- A U.S. bankruptcy judge for the Southern District of New York on Wednesday ruled that a lawsuit filed by a litigation trustee for Tops Markets can proceed against private-equity backer Morgan Stanley, which owned Tops for six years.
- The case, which was filed in February 2020, accuses Morgan Stanley of driving the regional grocery store chain into bankruptcy by worsening the grocery company’s debt load while paying substantial dividends to itself and other private equity investors.
- Morgan Stanley had asked the bankruptcy court in New York’s Southern District to dismiss the lawsuit, but the judge ruled against that and is allowing the case to proceed. The plaintiffs are seeking a jury trial.
The judge’s ruling on Wednesday means Morgan Stanley must now face accusations that it orchestrated “a series of massive, illegal dividends” that ultimately forced Tops to seek bankruptcy protection.
Morgan Stanley led the private equity group that bought Tops in 2007 for roughly $300 million from Ahold and then sold the supermarket chain to a group of managers from the grocery company in 2013. Morgan Stanley owned more than 70% of Tops and controlled the company and its management during those six years, the suit notes.
The suit alleges that Morgan Stanley knew prior to the acquisition that Tops’ liabilities related to its pension plans jeopardized the company’s financial health. When Ahold refused to agree to terms that would protect Morgan Stanley from legal liability regarding the pension plans, the private equity investors took on the responsibility at a lower purchase price, the suit says.
“Although the Private Equity Investors purchased Tops’ equity for approximately $300 million, they only contributed $100 million of cash towards the purchase price. The remainder of the purchase price, coupled with transaction fees and expenses, came from $227 million of debt issued by Tops,” the suit claims.
The lawsuit claims Morgan Stanley raked up Tops’ debt, primarily due to millions of dollars in “lavish” dividends paid out to the financial firm and other private equity investors, as the grocery company faced its unfunded pension liabilities.
“In total, Morgan Stanley directed the Company to pay out over $375 million total in four dividends, with Morgan Stanley receiving over $270 million. … As a result of these illegal dividends, the Private Equity Investors realized a return of over three times their investment in Tops,” according to the complaint.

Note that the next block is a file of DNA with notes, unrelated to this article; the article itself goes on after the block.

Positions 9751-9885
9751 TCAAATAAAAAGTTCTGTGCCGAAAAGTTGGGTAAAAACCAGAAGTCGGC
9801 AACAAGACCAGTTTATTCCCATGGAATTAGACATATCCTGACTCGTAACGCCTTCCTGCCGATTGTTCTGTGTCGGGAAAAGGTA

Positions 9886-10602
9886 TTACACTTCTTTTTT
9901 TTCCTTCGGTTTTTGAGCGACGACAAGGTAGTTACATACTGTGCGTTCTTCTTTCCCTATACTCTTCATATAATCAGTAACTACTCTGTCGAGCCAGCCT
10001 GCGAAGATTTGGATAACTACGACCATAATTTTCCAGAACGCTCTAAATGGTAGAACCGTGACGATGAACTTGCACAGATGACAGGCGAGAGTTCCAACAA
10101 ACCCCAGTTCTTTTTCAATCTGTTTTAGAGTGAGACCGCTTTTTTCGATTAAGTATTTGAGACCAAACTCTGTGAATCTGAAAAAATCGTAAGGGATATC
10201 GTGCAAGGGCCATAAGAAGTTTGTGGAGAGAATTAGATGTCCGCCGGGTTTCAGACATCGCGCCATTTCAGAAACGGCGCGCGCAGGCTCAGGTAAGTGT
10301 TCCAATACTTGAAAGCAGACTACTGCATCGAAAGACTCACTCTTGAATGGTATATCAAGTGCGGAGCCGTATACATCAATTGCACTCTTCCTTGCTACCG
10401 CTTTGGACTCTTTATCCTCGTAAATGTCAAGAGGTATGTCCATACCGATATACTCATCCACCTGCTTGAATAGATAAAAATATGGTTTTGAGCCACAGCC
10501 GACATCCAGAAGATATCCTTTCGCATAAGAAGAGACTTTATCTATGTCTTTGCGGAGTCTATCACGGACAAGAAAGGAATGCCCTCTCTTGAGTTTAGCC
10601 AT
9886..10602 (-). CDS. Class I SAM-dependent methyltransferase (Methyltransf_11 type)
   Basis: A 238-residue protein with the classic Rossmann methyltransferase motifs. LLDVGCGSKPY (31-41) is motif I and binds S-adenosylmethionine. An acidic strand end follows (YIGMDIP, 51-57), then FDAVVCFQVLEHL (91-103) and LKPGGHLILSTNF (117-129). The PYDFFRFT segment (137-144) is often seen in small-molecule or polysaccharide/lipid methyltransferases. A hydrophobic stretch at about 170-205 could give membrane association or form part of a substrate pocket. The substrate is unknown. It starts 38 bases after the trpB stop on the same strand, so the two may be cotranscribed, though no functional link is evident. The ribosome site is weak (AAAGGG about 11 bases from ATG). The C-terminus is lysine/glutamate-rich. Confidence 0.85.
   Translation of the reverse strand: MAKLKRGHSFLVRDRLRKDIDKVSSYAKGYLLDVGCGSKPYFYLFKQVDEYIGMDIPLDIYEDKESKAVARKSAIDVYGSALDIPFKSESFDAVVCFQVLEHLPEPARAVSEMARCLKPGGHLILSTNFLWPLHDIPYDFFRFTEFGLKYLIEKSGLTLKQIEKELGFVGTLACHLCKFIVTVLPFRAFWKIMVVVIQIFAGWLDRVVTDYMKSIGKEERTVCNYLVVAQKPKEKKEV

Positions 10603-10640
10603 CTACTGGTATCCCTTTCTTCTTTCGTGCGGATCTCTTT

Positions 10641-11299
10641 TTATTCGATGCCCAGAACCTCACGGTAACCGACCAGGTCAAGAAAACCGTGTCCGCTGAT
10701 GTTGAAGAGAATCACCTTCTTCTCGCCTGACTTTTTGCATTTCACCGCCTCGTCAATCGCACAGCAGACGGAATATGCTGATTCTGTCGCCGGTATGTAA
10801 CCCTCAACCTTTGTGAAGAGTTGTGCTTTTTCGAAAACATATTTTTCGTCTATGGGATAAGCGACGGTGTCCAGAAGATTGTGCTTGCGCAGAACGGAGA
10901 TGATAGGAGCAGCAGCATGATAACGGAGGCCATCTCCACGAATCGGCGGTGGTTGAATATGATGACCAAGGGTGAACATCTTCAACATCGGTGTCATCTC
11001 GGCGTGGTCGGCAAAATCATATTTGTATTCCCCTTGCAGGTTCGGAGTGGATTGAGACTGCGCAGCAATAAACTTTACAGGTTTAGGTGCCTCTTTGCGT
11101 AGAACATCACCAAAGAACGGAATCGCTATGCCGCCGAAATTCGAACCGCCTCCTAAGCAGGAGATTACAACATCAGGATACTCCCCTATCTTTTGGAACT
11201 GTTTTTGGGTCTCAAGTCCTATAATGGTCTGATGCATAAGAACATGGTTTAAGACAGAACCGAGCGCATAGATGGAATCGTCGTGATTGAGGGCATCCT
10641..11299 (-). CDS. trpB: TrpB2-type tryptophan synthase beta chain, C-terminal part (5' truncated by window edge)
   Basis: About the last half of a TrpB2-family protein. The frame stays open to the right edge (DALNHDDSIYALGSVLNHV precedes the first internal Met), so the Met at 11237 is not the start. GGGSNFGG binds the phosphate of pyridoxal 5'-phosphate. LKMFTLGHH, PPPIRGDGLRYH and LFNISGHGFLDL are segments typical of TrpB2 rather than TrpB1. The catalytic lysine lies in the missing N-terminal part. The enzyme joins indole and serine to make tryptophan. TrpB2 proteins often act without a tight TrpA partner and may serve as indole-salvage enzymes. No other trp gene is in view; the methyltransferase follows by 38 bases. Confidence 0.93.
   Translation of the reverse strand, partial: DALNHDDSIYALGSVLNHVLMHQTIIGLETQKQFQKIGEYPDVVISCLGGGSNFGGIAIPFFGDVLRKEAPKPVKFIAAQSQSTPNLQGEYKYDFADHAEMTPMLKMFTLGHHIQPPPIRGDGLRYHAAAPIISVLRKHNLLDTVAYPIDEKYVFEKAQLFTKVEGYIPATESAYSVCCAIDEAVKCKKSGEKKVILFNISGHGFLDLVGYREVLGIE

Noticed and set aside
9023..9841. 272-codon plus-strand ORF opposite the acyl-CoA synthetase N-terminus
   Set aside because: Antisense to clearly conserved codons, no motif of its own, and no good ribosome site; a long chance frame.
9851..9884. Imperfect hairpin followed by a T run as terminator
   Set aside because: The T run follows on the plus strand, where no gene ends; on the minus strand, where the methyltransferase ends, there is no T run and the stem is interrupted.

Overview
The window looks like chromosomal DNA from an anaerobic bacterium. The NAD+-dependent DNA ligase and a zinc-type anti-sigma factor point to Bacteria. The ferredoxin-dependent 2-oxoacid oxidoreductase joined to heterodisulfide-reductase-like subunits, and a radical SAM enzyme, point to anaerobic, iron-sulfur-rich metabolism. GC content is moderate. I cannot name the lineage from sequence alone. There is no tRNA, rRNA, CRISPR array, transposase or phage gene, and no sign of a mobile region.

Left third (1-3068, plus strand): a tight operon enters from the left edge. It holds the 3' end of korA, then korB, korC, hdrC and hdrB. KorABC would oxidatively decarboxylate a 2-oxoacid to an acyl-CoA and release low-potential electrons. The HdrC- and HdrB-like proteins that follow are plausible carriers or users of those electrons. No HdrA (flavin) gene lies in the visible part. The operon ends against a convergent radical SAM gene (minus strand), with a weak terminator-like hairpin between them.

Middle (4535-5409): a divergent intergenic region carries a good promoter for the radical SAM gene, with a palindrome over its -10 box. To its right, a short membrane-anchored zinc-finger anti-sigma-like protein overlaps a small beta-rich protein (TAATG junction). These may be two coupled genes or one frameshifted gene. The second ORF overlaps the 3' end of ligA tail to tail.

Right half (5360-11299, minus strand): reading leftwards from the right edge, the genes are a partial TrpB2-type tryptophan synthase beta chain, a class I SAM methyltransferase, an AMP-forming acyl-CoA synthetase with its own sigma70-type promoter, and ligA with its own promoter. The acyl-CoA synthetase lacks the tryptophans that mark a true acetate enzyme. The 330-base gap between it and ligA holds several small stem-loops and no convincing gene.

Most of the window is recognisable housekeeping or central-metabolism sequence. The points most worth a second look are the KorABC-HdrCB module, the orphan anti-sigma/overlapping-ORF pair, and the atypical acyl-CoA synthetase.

The deficit in the company’s pension fund contributions rose from $85 million in 2007 to more than $515 million by May 2013, the suit notes.
At the time of the 2013 sale, Tops’ debt was nearly $650 million — nearly triple the $227 million debt it had in 2007, the lawsuit claims. Tops filed for Chapter 11 bankruptcy protection in early 2018.
“Morgan Stanley dominated and controlled Tops and treated it like a piggy bank for the Private Equity Investors by loading it up with debt to issue dividends, while doing little to maintain Tops and its stores,” the suit alleges.
Along with Morgan Stanley, the lawsuit lists nearly a dozen other defendants, including five people who were on Tops’ board of directors, including the then-chairman, when the dividends were approved and paid out.
Alan Halperin, the trustee for the litigation trust created in the 2018 bankruptcy plan, filed the lawsuit against Morgan Stanley on behalf of creditors, including workers and retirees under the pension plans, according to The Wall Street Journal. The case was filed with the judge who oversaw Tops’ bankruptcy, The Wall Street Journal noted. The suit seeks to hold the private equity owners accountable and to recoup money for Tops creditors.
“We are happy with the decision and look forward to prosecuting the case for the benefit of the creditors of Tops,” Kyle Lonergan, a principal at trial firm McKool Smith and lead counsel for the plaintiffs in the case, said in an emailed statement.
The law firm representing Morgan Stanley did not return a request for comment on the ruling.
Morgan Stanley has faced scrutiny over its ownership of Tops before. When Tops filed for Chapter 11, court papers at the time claimed that the financial firm played a role in the grocery chain amassing an “unsustainable” amount of debt while under the firm’s ownership.